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The Affordable Connectivity Program Has a Lifeline in the Senate

 The Affordable Connectivity Program Has a Lifeline in the Senate

There’s a new plan to revive the Affordable Connectivity Program, a pandemic-era initiative that provides low-income households in the US with discounts on high-speed internet access.

At the end of April, funding for the program was set to run out, affecting millions. But a bipartisan group of senators, led by Ben Ray Luján of New Mexico, have proposed using a Federal Aviation Administration reauthorization measure as a vehicle for funding the ACP and other telecom programs for a combined $6 billion. Luján’s coalition includes senators J.D. Vance, Peter Welch, Jacky Rosen, Steve Daines, and Roger Wicker.

“Right now, there are over 23 million households participating in this program. That’s more than 55 million people. But it’s not only benefiting these individual families—it’s benefiting their local communities as well,” Luján tells WIRED. “It gives families access to better-paying jobs, to training and education to create economic mobility, to better deals on groceries and household goods. The time is now to save this program.”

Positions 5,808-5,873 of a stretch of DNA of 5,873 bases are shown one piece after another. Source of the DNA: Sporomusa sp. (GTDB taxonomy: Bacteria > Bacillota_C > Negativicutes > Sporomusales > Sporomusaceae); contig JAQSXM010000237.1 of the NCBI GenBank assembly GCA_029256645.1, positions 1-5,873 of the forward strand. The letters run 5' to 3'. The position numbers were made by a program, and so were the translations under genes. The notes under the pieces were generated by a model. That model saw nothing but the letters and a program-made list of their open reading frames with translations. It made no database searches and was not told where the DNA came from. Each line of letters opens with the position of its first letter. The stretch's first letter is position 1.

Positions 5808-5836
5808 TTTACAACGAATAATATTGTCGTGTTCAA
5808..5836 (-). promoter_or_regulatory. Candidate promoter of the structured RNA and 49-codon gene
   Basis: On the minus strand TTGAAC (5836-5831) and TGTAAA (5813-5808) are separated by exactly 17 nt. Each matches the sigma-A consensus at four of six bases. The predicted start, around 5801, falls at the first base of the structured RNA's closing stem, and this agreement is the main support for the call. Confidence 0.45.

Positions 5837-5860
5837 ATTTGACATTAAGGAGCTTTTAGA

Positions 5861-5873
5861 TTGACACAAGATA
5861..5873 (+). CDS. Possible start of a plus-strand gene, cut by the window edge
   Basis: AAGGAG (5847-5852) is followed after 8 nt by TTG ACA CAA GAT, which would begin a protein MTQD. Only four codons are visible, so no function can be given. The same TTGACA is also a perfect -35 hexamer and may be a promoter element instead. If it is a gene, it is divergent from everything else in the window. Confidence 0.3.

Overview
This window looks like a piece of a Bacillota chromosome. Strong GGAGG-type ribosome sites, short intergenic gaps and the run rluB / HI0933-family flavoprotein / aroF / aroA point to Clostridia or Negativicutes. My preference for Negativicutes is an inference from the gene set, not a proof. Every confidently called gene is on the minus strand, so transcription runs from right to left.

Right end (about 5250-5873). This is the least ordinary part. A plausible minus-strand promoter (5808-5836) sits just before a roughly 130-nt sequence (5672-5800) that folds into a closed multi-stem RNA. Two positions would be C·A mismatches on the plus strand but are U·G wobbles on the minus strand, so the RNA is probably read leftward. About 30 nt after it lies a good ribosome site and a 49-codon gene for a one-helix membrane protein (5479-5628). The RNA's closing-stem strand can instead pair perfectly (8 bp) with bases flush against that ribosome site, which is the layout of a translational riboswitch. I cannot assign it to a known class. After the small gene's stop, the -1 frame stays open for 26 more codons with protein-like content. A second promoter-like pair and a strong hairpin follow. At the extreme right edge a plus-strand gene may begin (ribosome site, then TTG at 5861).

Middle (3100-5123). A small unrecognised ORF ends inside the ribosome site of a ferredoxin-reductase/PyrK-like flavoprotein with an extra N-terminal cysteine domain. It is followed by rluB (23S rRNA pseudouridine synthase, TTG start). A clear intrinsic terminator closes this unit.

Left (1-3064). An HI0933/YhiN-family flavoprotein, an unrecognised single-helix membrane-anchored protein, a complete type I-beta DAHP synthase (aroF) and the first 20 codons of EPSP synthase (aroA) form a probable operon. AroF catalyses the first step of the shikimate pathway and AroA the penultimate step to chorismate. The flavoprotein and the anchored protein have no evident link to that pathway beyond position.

The measure also includes a provision for the Federal Communication Commission’s “rip and replace program,” which refunds US telecom providers for removing equipment from Chinese manufacturers including Huawei and ZTE from their networks and replacing it with less-risky tech. Earlier this month, the FCC asked Congress for around $2 billion to help bolster the program, which has faced a shortfall. That initiative has been in place since 2020, which is when the FCC identified Huawei and ZTE as national security threats and then-president Donald Trump signed the “rip-and-replace” bill into law.

“It’s also critical that we adequately fund the ‘rip-and-replace’ program to ensure our country can move forward the effort to remove and replace untrusted technological equipment. This amendment also empowers the FCC to reauction spectrum licenses to free up airwaves and allow more opportunities for the public to access faster internet speeds and more responsive networks,” Luján said.

The Biden administration has made significant investments in broadband expansion over the past few years. In a speech last month, Biden called on Congress to reinvest in the ACP.

“High-speed internet isn’t a luxury anymore, it’s an absolute necessity,” Biden said. “Congress needs to reauthorize that program now.”

Update, May 7 at 7:19 pm: A previous version of this story misidentified the state Ben Ray Luján represents in the US Senate. It is New Mexico.

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